Langley teachers hopeful after court ruling

Class sizes may change soon in Langley and around B.C.

With major changes on the horizon for schools following a Supreme Court decision, local teachers are hoping to spend more time with individual kids.

Nicole Salmon is a resource teacher at Langley Secondary, and remembers the environment before unilateral contract changes in 2002. Under the contract then, resource teachers dealt with up to 15 students.

That’s a far cry from her caseload this year.

“It was going to be over 50 [students] each,” she said.

Resource teachers give extra assistance to students with everything from learning disabilities to physical disabilities, to those who are simply behind and need extra help in catching up or keeping organized.

Large caseloads of students prevent the resource teachers from giving too much time to any one student.

“It’s crisis management, and that’s not the mot effective way to deal with our kids,” she said.

Salmon and others in the Langley School District are waiting to see what happens following last week’s sudden Supreme Court of Canada decision in favour of the B.C. Teachers Federation (BCTF).

The court ruled that the provincial government should not have stripped out class composition and size provisions from the teachers’ contract.

“There are still tons more unknowns than knowns,” said Rob McFarlane, chair of the Langley Board of Education.

It was thrilling for local teachers, as Langley Teachers Association (LTA) president Wendy Cook anticipates the return of resource teachers, teacher librarians, and lower class sizes from 2002.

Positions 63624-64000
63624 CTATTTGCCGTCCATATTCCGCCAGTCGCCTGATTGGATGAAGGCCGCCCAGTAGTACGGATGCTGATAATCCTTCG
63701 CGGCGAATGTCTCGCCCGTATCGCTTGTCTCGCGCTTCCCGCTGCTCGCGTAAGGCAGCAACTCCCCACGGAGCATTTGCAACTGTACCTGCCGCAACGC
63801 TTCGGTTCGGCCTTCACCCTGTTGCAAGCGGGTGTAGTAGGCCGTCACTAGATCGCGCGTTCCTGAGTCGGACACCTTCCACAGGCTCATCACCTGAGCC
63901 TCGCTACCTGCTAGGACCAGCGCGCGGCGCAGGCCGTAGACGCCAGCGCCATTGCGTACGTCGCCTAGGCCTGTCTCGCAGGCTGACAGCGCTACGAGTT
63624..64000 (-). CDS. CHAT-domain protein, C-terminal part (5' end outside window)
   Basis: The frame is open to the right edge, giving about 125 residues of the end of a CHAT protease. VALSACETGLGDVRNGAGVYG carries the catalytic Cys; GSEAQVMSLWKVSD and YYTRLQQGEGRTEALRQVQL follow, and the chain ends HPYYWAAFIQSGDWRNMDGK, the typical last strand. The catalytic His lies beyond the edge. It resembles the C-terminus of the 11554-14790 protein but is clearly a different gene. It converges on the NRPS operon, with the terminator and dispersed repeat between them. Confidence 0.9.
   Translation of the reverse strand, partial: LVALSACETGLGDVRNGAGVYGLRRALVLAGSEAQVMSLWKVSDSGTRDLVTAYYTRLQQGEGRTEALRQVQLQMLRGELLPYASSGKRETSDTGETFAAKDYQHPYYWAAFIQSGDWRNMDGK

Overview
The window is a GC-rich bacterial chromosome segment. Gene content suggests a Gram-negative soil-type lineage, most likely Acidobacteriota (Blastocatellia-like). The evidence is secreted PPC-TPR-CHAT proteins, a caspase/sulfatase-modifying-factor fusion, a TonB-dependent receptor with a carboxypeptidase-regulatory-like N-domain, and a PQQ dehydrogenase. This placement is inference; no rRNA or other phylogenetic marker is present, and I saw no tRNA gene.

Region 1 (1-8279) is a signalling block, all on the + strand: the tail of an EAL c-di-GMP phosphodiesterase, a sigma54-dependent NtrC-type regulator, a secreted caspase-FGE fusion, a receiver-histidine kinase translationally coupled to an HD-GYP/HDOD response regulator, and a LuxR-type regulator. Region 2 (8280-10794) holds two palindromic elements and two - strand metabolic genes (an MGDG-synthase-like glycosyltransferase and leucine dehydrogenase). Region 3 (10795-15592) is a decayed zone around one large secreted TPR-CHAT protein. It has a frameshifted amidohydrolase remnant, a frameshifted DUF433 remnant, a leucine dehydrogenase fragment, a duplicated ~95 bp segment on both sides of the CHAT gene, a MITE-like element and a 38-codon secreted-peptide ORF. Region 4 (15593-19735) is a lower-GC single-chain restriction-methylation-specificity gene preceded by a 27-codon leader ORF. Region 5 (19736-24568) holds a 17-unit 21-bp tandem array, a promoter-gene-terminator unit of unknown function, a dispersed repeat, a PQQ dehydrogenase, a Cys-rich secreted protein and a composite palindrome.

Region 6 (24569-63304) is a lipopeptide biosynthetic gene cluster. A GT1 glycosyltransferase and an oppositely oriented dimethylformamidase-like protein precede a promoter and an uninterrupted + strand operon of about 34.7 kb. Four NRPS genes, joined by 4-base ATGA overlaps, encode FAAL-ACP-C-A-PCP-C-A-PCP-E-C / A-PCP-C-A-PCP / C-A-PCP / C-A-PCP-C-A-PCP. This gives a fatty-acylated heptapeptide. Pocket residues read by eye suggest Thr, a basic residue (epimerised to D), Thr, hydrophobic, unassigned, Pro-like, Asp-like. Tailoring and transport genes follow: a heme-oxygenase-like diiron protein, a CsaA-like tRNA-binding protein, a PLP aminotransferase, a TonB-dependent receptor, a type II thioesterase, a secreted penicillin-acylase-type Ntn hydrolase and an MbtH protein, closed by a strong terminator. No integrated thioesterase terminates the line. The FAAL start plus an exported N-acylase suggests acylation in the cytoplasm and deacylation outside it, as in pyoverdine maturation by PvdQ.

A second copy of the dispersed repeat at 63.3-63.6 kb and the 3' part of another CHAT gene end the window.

“It’ll be a process, everything won’t be put in place overnight,” Cook said.

The BCTF is still studying the court ruling, Cook said.

Before 2002, there were hard limits on the number of students with special needs or individual education plans

Since then, the B.C. Teachers Association says 1,700 specialist teachers have been lost across the province, including teacher-librarians, counsellors, special education teachers, English language specialists, and aboriginal educators.

On a practical level, the BCTF and the province will have to hammer out a new agreement on those issues.

“At this point in time, nobody knows where those negotiations will go,” said McFarlane.

He said sooner would be better in terms of a final agreement.

Salmon is optimistic going forward.

“Who’s to say how it’s all going to be implemented,” she said. “I know that it will be an improvement, and our kids will benefit from it.”

 

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